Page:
Cyprus looks to introducing online gambling laws

CYPRIOTS gambled more than £28 million over the internet in 2006, according to figures presented to the House Institutions Committee of Cyprus, by credit card company JCC. Other estimations believe the figure is closer to £1.5 billion.

Cyprus, which has been an EU member since May 2004, is currently preparing a bill that would offer some control over the problem gambling, especially amongst youths. A bill was submitted to Parliament last year, but it was strenuously rejected by most parties involved, especially by betting agency OPAP.

A spokeswoman for the Cyprus Legal Services, Nicoletta Charalambidou, said “According to a 2007 European Directive, any restriction on internet betting is prohibited as it affects the freedom of the market”.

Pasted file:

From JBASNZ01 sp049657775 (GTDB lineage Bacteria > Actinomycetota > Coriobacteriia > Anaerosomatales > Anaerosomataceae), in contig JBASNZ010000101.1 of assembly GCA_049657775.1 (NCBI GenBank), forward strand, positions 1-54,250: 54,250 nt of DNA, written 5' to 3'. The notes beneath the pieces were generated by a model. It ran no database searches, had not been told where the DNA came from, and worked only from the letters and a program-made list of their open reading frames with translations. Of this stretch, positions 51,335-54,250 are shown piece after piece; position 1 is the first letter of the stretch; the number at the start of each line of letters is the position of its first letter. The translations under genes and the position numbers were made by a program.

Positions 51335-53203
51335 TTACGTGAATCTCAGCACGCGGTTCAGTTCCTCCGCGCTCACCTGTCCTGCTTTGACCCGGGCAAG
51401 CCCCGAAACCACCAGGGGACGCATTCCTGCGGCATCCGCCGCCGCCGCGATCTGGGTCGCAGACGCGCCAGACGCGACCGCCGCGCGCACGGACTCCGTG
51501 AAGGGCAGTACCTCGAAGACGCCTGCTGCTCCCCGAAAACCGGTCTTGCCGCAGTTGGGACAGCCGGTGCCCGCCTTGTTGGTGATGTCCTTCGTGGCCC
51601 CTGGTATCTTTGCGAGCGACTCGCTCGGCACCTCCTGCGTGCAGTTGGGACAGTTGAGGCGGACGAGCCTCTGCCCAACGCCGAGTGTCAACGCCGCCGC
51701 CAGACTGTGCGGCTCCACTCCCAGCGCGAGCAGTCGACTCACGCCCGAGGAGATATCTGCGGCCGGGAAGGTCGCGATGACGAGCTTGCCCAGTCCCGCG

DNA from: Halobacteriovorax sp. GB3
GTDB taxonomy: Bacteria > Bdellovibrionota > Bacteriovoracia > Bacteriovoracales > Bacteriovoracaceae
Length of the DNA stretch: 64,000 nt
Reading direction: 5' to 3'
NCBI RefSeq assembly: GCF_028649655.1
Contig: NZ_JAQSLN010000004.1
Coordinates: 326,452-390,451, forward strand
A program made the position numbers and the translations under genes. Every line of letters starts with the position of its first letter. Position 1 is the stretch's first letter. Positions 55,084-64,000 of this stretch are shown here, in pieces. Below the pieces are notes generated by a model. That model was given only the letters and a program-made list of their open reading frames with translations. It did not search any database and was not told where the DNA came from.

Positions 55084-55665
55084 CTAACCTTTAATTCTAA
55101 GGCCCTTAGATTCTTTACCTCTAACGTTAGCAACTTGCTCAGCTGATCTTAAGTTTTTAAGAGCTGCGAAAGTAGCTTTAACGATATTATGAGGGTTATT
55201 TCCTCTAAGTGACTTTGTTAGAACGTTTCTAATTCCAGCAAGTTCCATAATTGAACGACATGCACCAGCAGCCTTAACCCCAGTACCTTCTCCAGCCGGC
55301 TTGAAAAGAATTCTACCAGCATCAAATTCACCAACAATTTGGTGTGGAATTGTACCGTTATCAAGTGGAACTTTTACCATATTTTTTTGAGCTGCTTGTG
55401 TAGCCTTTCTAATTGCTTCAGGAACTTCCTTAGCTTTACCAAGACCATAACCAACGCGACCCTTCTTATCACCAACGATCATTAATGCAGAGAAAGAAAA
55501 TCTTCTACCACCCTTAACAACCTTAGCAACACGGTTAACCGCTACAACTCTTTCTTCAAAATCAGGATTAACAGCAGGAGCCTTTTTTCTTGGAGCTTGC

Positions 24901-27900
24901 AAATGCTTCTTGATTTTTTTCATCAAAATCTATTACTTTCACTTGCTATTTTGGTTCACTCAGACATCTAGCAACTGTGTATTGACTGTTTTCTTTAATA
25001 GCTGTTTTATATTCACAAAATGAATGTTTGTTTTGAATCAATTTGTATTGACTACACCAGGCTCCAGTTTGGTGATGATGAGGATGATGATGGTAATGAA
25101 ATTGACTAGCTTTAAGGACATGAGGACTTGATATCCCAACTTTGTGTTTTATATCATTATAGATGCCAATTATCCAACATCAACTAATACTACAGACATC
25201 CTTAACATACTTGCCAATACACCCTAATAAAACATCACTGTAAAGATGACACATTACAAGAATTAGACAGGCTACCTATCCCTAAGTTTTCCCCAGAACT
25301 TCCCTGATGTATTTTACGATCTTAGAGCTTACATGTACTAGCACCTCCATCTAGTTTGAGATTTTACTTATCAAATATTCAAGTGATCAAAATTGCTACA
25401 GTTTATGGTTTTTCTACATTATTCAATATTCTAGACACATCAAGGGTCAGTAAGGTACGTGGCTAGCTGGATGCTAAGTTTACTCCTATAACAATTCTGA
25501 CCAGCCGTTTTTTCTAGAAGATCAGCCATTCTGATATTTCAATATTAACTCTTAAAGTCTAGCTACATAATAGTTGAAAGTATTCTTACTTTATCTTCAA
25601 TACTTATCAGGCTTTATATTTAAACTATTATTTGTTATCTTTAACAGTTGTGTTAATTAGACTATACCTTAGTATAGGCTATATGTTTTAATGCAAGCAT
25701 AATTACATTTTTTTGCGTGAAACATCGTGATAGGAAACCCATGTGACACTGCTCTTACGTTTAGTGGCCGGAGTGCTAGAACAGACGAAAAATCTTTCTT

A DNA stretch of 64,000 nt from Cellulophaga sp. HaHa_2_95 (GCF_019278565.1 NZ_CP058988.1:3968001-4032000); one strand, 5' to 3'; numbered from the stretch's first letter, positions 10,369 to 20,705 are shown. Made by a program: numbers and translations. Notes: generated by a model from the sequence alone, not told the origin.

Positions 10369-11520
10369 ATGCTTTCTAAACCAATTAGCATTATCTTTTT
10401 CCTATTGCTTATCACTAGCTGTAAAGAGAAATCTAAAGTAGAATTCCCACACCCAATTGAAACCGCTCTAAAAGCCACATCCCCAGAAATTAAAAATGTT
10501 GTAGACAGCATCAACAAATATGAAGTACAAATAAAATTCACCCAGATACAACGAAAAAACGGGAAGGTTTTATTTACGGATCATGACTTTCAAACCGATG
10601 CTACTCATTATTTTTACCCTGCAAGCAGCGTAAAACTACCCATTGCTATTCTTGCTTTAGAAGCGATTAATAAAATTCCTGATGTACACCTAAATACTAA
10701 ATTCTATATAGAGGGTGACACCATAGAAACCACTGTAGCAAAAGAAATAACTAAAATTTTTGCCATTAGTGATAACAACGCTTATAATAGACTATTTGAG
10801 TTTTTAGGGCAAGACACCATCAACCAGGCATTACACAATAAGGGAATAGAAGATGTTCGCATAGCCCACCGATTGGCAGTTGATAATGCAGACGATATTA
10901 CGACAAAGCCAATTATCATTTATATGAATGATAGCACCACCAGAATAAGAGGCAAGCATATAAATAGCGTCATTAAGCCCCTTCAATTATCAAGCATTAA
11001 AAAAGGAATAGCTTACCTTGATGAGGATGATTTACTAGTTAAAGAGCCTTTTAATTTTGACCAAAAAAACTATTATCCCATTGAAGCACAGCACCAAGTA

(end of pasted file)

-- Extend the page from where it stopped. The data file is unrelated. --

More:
She continued, “Other countries attempts to impose stricter laws on internet gambling were rejected by the EU as it was considered an infringement on the freedom to supply services. As things stand today, it is very difficult to restrict online gaming, due to the European law. The line is set very high by the EU on which restrictions can be imposed when it comes to the free market.”

The implementation of a similar system to that of Switzerland, whereby the government approves certain betting sites, which will clearly state the restrictions, protection, and tax that gamblers have to pay, has been suggested.

The aim is to prevent underage children from participating, but top of the list for the Cypriot Government – it will stop the state from suffering in lost taxes.

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